cerrar
cerrar

caf.com / news / yes, we can. how to reduce the impact of climate change on latin america’s infrastructure

news

TwitterFacebookGoogle plusLinkedInYoutubeRSSSuscribe
17 de April de 2018Yes, we can. How to reduce the impact of climate change on Latin America’s infrastructure
1img - Yes, we can.  How to reduce the impact of climate change on Latin America’s infrastructure

For every dollar invested in prevention, we save more than seven dollars in reconstruction; hence the importance of planning, designing, financing and operating resilient, low-carbon infrastructure in the region. Argentina and Chile are already making strides on this issue, which will be discussed at the Conference on Infrastructure for the development of Latin America, organized by CAF at the Alvear Icon Hotel in Buenos Aires on April 25-26.

comparteimg - Twitterimg - Facebookimg - GooglePlusimg - LinkedInimg - Whatsapp

For every dollar invested in prevention, we save more than seven dollars in reconstruction; hence the importance of planning, designing, financing and operating resilient, low-carbon infrastructure in the region. Argentina and Chile are already making strides on this issue, which will be discussed at the Conference on Infrastructure for the development of Latin America, organized by CAF at the Alvear Icon Hotel in Buenos Aires on April 25-26.

Latin America and the Caribbean are particularly vulnerable to the effects of climate change due to geographic location, territorial distribution of their populations, and reliance on natural resources. In areas such as south-eastern Argentina, southern Chile, southern Peru, Costa Rica and much of Colombia, rainfall patterns are expected to drop, while hurricanes should grow in intensity and frequency in the Caribbean. Similarly, at the southern end of Patagonia and in the Andes – especially in Colombia, Peru, Bolivia and Ecuador –, glaciers are projected to shrink in area.

Changes in weather patterns will have a direct and indirect impact on the region’s infrastructure, prompting annual economic losses in the range of 1.5% to 5% of the GDP by 2050, as estimated by an ECLAC study. The severity of damages will depend on each country’s vulnerability and resilience, as well as measures taken in the short term to address this threat.

Changes in weather patterns will have a direct and indirect impact on the region’s infrastructure, causing annual economic losses in the range of 1.5% to 5% of GDP by 2050, #Environment
img - Twitterimg - Facebookimg - GooglePlusimg - LinkedIn

We can minimize the effects of climate change on infrastructure and society by making investments in infrastructure that improves resilience and reduces greenhouse gas emissions. While the cost of this type of infrastructure may be higher, the benefits outweigh the expenditure. This is because according to UNDP, for every dollar invested in disaster prevention we save more than seven dollars in reconstruction, while saving human lives, in case of disasters. At the same time, this strategy expands the lifespan of infrastructure, making thus for a sustainable investment.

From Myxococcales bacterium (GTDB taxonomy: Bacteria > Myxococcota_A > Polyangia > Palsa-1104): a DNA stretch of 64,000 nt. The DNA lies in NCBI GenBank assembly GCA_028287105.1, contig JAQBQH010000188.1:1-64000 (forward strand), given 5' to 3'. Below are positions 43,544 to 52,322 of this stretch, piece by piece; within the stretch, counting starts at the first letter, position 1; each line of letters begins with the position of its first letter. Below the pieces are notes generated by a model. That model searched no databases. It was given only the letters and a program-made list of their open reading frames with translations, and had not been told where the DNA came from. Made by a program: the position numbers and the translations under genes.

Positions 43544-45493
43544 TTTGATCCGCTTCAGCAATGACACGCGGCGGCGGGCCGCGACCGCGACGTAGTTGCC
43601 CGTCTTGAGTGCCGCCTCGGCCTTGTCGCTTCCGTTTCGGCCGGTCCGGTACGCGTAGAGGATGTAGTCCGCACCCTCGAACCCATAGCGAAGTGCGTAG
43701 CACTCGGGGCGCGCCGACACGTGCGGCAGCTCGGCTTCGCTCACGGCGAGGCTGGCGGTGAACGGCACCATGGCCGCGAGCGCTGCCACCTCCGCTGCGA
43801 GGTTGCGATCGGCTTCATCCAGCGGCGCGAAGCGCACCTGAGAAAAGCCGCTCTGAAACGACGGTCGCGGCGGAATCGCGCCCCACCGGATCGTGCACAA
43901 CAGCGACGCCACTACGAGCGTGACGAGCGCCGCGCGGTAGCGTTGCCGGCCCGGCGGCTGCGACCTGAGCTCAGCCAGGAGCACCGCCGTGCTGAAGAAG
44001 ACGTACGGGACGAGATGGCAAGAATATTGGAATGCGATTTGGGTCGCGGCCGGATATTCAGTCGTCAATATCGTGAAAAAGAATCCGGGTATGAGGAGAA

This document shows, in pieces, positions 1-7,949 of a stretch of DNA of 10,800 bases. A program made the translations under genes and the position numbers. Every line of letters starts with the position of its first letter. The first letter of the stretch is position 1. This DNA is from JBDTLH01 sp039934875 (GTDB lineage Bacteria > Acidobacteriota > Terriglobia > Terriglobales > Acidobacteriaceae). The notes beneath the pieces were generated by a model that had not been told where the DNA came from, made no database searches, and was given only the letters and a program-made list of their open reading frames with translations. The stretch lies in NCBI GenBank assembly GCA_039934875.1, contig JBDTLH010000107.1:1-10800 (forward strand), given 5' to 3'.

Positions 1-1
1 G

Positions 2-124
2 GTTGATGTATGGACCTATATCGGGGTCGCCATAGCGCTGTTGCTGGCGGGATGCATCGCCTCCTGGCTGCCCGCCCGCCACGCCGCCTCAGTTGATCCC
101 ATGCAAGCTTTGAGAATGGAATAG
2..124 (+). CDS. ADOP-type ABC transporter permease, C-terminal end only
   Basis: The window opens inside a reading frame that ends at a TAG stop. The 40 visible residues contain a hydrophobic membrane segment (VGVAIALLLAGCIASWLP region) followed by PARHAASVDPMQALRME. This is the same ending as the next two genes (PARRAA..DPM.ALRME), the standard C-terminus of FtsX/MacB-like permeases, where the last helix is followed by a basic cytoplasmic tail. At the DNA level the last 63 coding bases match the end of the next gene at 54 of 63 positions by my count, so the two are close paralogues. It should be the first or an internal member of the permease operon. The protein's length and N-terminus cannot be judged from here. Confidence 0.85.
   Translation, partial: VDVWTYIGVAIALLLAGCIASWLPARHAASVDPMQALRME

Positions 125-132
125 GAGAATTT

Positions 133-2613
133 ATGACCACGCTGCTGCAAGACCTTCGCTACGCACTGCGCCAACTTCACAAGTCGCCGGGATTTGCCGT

Tackling this issue requires innovation in the way we devise projects and raise awareness about the benefits and opportunities of resilient, low-carbon infrastructure. Therefore, the planning, design, financing and operation of infrastructure, in cities and rural areas, should consider various climate scenarios, in order to increase resilience, decrease vulnerability and, at the same time, promote sustainable development.

For example, Argentina is taking action on the issue with support from CAF - development bank of Latin America - through the development of a climate change adaptation project. The Comprehensive Management Plan for the Luján River Basin, in the province of Buenos Aires, will help prevent the worst effects of extreme weather events such as floods, benefitting more than 2,800,000 people, accounting for 17% of the total province population.

“This project shows that investing in climate change adaptation measures, for example to cope with changes in seasonal rainfall patterns, helps protect human lives and modernize existing infrastructure, making them more resilient,” said Ligia Castro, Corporate Director of Environment and Climate Change at CAF.

Thanks to its innovative structuring approach, this initiative received the first concession loan for climate change adaptation granted by the Green Climate Fund (GCF) for USD 58.5 million, managed by CAF as executing agency. The Institution had already granted two additional loans to the project for USD 220 million.

Chile is another example in the region, with its “Climate Change Mitigation and Adaptation Plan for Infrastructure Services, 2017-2022” which was launched 10 years ago and recently updated its roadmap until 2022, under the coordination of the ministries of Environment and Public Works. This plan includes 30 lines of action and 16 specific objectives, divided into 96 specific measures aiming at tackling this issue based on adaptation and mitigation strategies, by adjusting the designs of infrastructure projects to minimize damage and negative impact, while conceiving climate change management from a communal, regional and national perspective.

These and other instances of progress in the region, along with the challenges and opportunities in the design, planning, financing and operation of resilient, low-carbon infrastructure, will be discussed at the Conference on infrastructure for the development of Latin America, organized by CAF, to be held on April 25 and 26 at the Alvear Icon Hotel in Buenos Aires, Argentina. Click here for the full conference agenda and free registration form.

Join the conversation on social media using #Infraestructura2018

 

TwitterFacebookGoogle plusLinkedInYoutubeRSSSuscribe